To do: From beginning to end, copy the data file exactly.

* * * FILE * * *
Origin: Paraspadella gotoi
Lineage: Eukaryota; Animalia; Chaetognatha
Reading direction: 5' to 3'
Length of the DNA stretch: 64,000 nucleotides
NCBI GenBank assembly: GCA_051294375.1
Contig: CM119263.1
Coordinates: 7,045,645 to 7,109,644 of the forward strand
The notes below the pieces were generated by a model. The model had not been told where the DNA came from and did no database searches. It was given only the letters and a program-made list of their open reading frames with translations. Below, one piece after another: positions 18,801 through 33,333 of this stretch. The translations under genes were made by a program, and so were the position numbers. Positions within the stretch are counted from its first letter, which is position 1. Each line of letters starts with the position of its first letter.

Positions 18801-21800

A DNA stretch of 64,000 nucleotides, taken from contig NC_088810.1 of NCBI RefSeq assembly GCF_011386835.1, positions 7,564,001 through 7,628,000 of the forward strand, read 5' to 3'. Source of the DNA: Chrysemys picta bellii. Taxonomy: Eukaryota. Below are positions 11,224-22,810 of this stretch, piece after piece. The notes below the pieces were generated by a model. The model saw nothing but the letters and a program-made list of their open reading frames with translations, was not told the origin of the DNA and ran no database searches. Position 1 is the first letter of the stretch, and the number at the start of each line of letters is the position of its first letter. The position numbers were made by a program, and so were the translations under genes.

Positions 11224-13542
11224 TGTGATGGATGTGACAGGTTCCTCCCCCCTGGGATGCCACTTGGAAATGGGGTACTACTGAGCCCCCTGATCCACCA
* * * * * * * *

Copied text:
Origin: Paraspadella gotoi
Lineage: Eukaryota; Animalia; Chaetognatha
Reading direction: 5' to 3'
Length of the DNA stretch: 64,000 nucleotides
NCBI GenBank assembly: GCA_051294375.1
Contig: CM119263.1
Coordinates: 7,045,645 to 7,109,644 of the forward strand
The notes below the pieces were generated by a model. The model had not been told where the DNA came from and did no database searches. It was given only the letters and a program-made list of their open reading frames with translations. Below, one piece after another: positions 18,801 through 33,333 of this stretch. The translations under genes were made by a program, and so were the position numbers. Positions within the stretch are counted from its first letter, which is position 1. Each line of letters starts with the position of its first letter.

Positions 18801-21800

A DNA stretch of 64,000 nucleotides, taken from contig NC_088810.1 of NCBI RefSeq assembly GCF_011386835.1, positions 7,564,001 through 7,628,000 of the forward strand, read 5' to 3'. Source of the DNA: Chrysemys picta bellii. Taxonomy: Eukaryota. Below are positions 11,224-22,810 of this stretch, piece after piece. The notes below the pieces were generated by a model. The model saw nothing but the letters and a program-made list of their open reading frames with translations, was not told the origin of the DNA and ran no database searches. Position 1 is the first letter of the stretch, and the number at the start of each line of letters is the position of its first letter. The position numbers were made by a program, and so were the translations under genes.

Positions 11224-13542
11224 TGTGATGGATGTGACAGGTTCCTCCCCCCTGGGATGCCACTTGGAAATGGGGTACTACTGAGCCCCCTGATCCACCA